.....Even a Ruger #1 can be blown up with the wrong charge, might take C4 to do it, but I bet it could be done.

We can blow up anything Smiley   Not as strong as a modern action?  That leaves a lot on the table.  Not as strong as a '86 no question.  Not as strong as a '98 Mauser of course.  Lot happening in firearms design between 1860 and 1900.  But I'd have to wonder if  anyone has done any testing on the newest versions of the '73/'76.   

Edit:

This from Uberti today via their tech support on the phone.:

"Our '76 is good with any powder/bullet combo that the pressure does not exceed 28,000 CUP." 

 Which is also typically the pressure limit of any black powder load data listed for any big bore cartridge.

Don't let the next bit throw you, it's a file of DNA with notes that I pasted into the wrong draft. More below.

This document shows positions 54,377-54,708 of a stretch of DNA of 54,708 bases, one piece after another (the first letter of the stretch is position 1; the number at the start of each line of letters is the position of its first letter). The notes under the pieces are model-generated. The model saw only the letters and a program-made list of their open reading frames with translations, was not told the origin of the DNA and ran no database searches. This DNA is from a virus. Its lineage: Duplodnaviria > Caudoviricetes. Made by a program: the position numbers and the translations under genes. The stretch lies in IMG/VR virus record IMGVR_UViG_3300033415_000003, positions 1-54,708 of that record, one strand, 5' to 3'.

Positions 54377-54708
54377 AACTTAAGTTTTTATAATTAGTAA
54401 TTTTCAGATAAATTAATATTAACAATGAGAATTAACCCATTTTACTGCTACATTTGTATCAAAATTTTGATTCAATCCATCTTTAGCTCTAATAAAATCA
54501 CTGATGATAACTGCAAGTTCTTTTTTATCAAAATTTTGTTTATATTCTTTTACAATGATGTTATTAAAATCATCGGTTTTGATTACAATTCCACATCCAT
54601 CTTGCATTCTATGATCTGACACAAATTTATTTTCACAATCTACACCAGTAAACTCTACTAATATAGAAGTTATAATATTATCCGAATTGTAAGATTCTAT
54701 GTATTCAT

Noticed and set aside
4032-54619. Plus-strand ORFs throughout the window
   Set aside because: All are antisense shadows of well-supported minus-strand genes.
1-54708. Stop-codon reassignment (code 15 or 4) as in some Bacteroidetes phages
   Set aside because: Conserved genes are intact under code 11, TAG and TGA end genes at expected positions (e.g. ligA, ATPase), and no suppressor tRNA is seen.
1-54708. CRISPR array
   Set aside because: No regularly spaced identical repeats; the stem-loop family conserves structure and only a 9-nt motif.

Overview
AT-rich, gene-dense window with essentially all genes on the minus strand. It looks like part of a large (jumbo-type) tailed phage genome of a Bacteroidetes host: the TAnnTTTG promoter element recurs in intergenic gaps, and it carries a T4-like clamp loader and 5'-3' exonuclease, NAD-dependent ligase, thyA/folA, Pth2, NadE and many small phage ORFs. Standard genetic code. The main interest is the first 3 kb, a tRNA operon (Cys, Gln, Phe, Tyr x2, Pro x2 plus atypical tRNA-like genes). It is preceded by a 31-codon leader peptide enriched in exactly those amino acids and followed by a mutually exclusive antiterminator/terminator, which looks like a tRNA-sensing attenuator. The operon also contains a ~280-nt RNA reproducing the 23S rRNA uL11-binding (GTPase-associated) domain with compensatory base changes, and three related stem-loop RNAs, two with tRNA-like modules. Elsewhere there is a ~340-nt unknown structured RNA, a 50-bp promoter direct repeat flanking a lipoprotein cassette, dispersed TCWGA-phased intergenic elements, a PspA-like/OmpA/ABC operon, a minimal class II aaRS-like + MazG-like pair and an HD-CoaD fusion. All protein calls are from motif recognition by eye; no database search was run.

Most loading manuals split the trap door and 1886 Winchester 45-70 loads by pressures.  The Trapdoor max is listed as 25,000cup.  Lyman's 49th Edition lists the '86 Winchester and Marlin '95 @ 28,000cup.    The newest Marlin 1895 however gets listed else where  @ 40,000cup.   Just be sure at what data you are looking at when you start deciding on load data you want to use.  Also a difference in what kind of pressures a 45-60 generate and a 45-75 generate everything else being equal.  Smaller the case capacity the higher the pressures generally.  Remember the longer the bullet the less case capacity you have and the higher the pressures.  Easy to go from 24K to 40K in one slight error on judgment with a heavy bullet set too deep.  Getting the right OAL on cartridges is a big deal in a '76.  All the '76 cartridges were intentionally designed as light for caliber bullets.   350gr in the 45-70, 300gr in the 50-95.